Technological disruption like this does, though, provide an opportunity for new entrants. Elon Musk, after all, was an industry outsider when he set up Tesla, his (for now) Californian carmaker, which launched its first EV, the Roadster, in 2008. Already there are signs that companies from other areas are looking to enter the EV-servicing business. 

"After buying a Roadster, Pete Gruber started repairing them in 2013. His company, Gruber Motor, based in Phoenix, Arizona, has grown into an independent Tesla service centre. The firm has developed its own tools and test equipment to repair the individual components in the electronics and batteries of Tesla cars. This is possible, says Mr Gruber, because he has also had more than 30 years experience running a company that repairs high-voltage power systems in data centres, meaning the technology was familiar."

The Economist 23rd October 2021

Auto OEMs moving into insurance, new entrants into the EV repair business and the slow but steady move to autonomous vehicles with even more software innovation. Combine this with the evolution of digital auto claims  platforms and "touchless claims" by the likes of Verisk, LexisNexis, CCC, Mitchell, Audatex, Tractable and combinations of these with insurtechs and the traditional ICE repairer will become a specialist serving a reducing parc of ICE vehicles-  particularly after 2030.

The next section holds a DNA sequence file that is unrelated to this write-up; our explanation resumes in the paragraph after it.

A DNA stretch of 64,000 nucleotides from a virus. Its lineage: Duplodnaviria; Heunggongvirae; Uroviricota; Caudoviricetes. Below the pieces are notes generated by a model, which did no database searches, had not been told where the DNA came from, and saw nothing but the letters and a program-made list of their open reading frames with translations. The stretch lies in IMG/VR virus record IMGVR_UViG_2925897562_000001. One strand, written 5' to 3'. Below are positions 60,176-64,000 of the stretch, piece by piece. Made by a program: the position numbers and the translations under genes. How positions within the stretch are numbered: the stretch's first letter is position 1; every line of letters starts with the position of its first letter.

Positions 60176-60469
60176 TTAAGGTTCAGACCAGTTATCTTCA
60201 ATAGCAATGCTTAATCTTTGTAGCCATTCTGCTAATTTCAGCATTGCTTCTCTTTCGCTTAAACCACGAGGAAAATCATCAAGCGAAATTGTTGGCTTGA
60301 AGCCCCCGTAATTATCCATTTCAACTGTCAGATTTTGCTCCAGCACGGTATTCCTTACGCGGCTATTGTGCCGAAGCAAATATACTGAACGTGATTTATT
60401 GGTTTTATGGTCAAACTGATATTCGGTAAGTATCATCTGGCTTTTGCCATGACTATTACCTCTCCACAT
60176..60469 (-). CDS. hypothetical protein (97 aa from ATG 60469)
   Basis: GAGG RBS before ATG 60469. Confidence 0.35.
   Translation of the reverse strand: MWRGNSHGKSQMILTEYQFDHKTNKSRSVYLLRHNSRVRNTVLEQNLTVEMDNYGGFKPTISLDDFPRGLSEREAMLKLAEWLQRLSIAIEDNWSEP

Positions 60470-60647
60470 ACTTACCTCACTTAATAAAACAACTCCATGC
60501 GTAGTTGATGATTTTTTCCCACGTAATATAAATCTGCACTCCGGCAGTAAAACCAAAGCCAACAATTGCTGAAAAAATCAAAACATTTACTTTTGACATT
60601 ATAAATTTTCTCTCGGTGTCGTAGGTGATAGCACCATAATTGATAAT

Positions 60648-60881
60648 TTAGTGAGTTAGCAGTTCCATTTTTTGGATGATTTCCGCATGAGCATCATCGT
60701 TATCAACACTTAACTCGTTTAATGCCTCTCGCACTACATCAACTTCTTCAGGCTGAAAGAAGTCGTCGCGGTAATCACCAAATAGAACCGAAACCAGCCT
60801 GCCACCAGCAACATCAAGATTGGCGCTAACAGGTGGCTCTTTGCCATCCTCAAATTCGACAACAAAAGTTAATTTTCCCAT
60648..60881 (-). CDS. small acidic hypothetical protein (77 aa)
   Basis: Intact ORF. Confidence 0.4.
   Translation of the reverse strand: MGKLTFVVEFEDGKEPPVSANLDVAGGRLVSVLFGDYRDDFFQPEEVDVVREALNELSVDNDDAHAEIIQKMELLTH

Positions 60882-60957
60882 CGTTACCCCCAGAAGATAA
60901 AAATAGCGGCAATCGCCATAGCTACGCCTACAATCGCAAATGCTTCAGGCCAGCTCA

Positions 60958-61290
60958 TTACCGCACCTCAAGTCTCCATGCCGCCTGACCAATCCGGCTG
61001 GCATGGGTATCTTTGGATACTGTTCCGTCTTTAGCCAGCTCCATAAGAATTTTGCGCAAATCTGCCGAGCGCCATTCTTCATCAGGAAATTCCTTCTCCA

Motor insurers need to factor this into strategy and planning.

Whether it be embedded insurance at point of sales and lease, the validation, triage and estimating of damage, total loss or repair decisioning, and supply chain management and the upskilling and technology support of claims adjusters . Don't forget there is an exodus of retiring adjusters that makes this a critical issue if carriers are going to be able to manage costs and premiums rather than leave it to the repair network and auto OEMs to call the shots.

More reading: 

In Focus: How will the increasing price yet declining availability of car parts affect the claims process?